Complimenting the Saudi FIFA bid is an effort to expand the kingdom’s influence in the 47-nation AFC, the largest of the world soccer body’s constituent regional elements. To do so, Saudi Arabia unsuccessfully tried to create a new regional bloc, the South West Asian Football Federation (SWAFF), a potential violation of FIFA and AFC rules. The federation would have been made up of members of both the AFC and the Amman-based West Asian Football Federation (WAFF) that groups all Middle Eastern nations except for Israel and is headed by Jordanian Prince Ali Bin Al-Hussein, a prominent advocate of soccer governance reform.
The initiative fell apart when the Asian members of SWAFF walked out in October 2018 in the wake of the killing of journalist Jamal Khashoggi in the Saudi consulate in Istanbul. The killing could also jeopardize Saudi efforts to gain control of the AFC with the Al-Sheikh-backed candidacy of Saudi Football Federation chief Adel Ezzat, who resigned in August 2018 to run for the office..
Benefits outstrip reputational risk
Mr. Al-Sheikh and his boss, Prince Mohammed, share with the crown prince’s UAE counterpart and namesake, a belief that the public diplomacy and soft power fruits of harnessing sports outstrip reputational risks. Simon Pearce, Abu Dhabi’s director of strategic communications and a director of Manchester City, the British club bought by UAE Crown Prince Mohammed’s brother but controlled by the de facto Emirati ruler’s men, said as much in leaked emails to Mr. Al-Otaiba, the UAE ambassador in Washington.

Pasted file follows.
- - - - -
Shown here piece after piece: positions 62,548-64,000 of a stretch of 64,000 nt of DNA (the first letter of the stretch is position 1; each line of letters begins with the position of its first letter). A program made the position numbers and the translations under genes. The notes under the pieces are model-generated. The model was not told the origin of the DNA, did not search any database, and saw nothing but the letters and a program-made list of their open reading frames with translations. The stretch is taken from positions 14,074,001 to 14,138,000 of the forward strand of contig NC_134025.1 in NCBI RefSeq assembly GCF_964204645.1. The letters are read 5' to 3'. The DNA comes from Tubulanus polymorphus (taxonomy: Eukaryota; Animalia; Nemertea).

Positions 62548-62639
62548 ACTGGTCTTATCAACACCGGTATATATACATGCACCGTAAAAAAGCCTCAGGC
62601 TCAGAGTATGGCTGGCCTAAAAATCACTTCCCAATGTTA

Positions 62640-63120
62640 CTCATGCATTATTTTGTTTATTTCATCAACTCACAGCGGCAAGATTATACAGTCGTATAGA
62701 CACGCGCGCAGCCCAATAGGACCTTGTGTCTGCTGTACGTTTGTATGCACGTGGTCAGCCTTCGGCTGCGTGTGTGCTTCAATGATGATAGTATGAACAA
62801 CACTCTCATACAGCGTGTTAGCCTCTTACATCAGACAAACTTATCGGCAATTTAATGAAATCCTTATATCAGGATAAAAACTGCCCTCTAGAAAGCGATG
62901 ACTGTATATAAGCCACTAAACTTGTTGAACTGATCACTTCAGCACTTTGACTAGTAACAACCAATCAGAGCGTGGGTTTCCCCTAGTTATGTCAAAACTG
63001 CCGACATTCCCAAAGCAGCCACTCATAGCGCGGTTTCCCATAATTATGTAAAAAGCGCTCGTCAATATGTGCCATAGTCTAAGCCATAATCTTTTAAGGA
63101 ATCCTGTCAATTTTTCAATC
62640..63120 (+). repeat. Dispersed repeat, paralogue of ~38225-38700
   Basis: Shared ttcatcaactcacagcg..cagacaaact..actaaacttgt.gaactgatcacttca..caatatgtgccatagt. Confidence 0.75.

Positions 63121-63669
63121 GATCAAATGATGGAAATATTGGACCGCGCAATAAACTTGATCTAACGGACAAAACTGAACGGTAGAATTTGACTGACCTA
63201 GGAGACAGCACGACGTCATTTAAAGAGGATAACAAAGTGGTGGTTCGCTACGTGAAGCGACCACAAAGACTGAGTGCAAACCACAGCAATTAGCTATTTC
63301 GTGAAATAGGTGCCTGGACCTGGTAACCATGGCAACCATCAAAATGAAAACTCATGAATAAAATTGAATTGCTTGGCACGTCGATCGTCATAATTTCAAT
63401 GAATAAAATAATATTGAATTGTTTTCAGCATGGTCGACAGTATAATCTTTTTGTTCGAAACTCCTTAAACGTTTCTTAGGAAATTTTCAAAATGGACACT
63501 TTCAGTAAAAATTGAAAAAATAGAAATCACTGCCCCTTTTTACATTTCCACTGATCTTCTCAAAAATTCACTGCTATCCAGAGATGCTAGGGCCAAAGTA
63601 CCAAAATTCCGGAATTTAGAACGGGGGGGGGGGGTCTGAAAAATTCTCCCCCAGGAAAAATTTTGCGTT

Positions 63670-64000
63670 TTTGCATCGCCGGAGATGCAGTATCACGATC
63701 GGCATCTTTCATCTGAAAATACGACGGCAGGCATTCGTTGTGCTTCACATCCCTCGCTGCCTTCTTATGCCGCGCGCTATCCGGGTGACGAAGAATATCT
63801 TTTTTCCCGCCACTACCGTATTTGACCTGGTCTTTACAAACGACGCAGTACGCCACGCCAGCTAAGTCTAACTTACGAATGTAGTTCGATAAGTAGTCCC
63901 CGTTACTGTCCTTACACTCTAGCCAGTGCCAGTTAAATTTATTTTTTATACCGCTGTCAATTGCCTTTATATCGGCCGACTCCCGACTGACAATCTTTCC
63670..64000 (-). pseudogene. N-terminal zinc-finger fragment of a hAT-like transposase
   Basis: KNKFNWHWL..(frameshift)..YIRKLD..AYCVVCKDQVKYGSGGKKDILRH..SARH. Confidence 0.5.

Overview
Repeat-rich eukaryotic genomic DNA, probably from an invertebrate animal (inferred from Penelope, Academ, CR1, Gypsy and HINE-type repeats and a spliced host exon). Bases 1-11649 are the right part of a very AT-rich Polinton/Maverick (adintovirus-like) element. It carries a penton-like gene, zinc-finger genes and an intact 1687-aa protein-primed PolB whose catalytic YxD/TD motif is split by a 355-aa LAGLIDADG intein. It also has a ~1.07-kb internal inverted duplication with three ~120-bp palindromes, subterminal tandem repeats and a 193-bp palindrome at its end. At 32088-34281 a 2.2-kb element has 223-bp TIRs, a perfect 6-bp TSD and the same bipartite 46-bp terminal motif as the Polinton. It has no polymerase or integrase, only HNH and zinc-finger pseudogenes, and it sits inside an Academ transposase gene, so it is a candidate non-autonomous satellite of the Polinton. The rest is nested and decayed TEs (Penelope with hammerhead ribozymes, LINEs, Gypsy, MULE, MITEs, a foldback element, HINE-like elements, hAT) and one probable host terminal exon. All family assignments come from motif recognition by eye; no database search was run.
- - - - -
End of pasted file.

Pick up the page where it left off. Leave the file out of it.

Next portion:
The emails discussed the UAE’s registration of a new soccer club, New York City Football Club, as the United States’ Major League Soccer newest franchise. Mr. Pearce argued that Abu Dhabi’s interests in the US political environment are best served by associating New York City FC with City Football Group, the Abu Dhabi government’s soccer investment vehicle, rather than the government itself to evade criticism stemming from the Emirates’ criminalization of homosexuality, its less than stellar record on women’s rights and its refusal to formally recognize Israel despite maintaining close security and commercial relations with the Jewish state.
The UAE’s sports-related investments, guided by the crown prince, much like the acquisition of important Qatari sports stakes on the behest of Sheikh Tamim also give Gulf states political leverage and create additional commercial opportunity. The investments constitute the flip side of large amounts of Gulf money being channelled to influential think tanks, particularly in Washington. In a series of notes in 2012, Mr. Pearce advised Prince Mohammed, a man obsessed with perceived threats posed by any form of political Islam and a driving force in the campaign against Qatar, to tempt than British prime minister David Cameron to counter what he described as Islamist infiltration of the BBC’s Arabic service in exchange for lucrative arms and oil deals.
To illustrate the UAE and Qatar’s sway in European soccer, Nicholas McGeehan, an independent researcher and former Human Rights Watch executive focussed on the region, looked at recent bookies odds for the Champions League. Abu Dhabi-owned Manchester City was the favourite followed by Qatar’s Paris Saint-Germain. Third up was Bayern Munich, whose shirts are sponsored by Qatar, fourth was Barcelona, which recently ended a seven-year sponsorship deal with Qatar, and fifth Real Madrid that sold the naming rights to its new stadium to Abu Dhabi.